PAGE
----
I would guess the big plate is probably going to turn out to be steel, but in any case, you'll find out when you remove the plating. Or try a magnet on it. The barrels for the strings are likely brass and likely don't need anything done to them (I don't see bubbles there, and chrome-plated brass rarely goes in for bubbly corrosion under the plating, while steel does.)

    For removal you have the options of plating it off, or mechanical means - a buff and polishing compound.
     
  3. What T-Bone said. Pretty much covers it. If wherewithal is the issue then polish and lacquer, or paint colour of your choice. I'd steampunk that axe and brass plate, or paint everything.
     
  4. sissy kathy

    sissy kathy Back to Bass-ics Gold Supporting Member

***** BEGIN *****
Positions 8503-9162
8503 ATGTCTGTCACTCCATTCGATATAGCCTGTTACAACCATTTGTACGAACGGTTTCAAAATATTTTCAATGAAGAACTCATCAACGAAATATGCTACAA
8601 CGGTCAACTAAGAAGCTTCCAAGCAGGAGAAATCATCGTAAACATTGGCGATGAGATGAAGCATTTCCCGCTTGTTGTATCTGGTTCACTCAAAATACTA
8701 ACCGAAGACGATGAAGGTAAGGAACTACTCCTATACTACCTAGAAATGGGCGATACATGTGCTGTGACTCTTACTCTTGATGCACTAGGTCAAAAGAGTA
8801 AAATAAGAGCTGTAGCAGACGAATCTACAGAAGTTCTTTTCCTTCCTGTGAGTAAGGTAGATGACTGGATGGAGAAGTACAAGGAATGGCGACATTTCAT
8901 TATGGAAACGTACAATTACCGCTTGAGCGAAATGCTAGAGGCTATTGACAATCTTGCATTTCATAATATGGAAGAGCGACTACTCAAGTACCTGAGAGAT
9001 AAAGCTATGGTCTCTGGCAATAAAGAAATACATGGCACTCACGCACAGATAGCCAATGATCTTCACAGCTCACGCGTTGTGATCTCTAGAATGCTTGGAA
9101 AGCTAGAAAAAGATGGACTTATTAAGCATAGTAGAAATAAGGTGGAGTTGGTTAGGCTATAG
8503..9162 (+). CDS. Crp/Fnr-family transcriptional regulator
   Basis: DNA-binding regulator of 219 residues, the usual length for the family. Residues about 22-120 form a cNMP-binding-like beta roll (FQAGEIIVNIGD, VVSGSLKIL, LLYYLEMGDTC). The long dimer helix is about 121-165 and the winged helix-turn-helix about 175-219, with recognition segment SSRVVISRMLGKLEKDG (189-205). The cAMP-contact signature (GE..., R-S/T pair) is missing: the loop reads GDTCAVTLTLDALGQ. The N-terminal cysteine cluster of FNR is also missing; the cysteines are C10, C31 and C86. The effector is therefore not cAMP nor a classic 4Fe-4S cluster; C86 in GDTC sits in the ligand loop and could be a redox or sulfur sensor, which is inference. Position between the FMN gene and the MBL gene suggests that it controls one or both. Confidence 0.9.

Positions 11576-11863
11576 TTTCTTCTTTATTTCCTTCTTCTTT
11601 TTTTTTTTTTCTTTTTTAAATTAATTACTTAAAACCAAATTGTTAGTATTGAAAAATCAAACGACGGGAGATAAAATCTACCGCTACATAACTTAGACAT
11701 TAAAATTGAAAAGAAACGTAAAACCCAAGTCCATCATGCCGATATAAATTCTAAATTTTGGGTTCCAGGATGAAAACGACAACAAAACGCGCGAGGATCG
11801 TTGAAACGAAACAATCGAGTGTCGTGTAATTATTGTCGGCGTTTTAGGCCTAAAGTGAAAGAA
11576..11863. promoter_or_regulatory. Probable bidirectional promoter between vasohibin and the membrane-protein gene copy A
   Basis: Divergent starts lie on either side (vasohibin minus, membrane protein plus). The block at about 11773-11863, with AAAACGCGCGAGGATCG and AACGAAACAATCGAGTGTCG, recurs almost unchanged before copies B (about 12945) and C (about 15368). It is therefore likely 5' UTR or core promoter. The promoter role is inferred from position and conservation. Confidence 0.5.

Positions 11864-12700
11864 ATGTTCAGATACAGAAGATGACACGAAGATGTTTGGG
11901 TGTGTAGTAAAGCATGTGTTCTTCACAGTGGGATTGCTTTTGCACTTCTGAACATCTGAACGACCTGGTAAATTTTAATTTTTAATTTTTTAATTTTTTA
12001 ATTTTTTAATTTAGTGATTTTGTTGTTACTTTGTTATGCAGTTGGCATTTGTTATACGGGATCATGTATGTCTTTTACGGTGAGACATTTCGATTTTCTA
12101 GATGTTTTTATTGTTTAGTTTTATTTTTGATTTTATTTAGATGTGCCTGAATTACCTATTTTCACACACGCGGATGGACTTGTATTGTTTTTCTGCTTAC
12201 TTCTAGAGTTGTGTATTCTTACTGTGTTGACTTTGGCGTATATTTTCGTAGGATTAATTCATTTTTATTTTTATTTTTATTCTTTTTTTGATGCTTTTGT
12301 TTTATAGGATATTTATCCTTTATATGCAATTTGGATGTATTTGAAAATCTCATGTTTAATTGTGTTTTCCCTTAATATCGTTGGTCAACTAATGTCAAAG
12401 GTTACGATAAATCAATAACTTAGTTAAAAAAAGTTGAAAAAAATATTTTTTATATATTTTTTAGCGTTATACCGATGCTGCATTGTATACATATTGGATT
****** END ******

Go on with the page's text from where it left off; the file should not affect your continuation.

Apr 21, 2014
    Arbutus, MD
    What he said.
     
  5. Kurtis Marleau

    Kurtis Marleau

    Jan 8, 2015
    Barrie, Ontario, Canada
    Glass Iris
    Thank you for such a helpful reply! I think I am going to remove the plating using a polishing compound. I typically work on acoustic guitars and don't have much experience with metals. Do you have any recommendations? Once the plate is removed how will I smooth out the layer underneath for comfortable playing?
    Basically I'm trying to make the resale value the same as what I bought it for.
     
  6. T_Bone_TL

    T_Bone_TL

    Jan 10, 2013
    SW VT
    Multiple possible approaches (if the part that holds the bridge screws and ball-ends is clean/non bubbled as it appears to be, assume it's brass and contemplate masking it off to keep the plating on it intact.)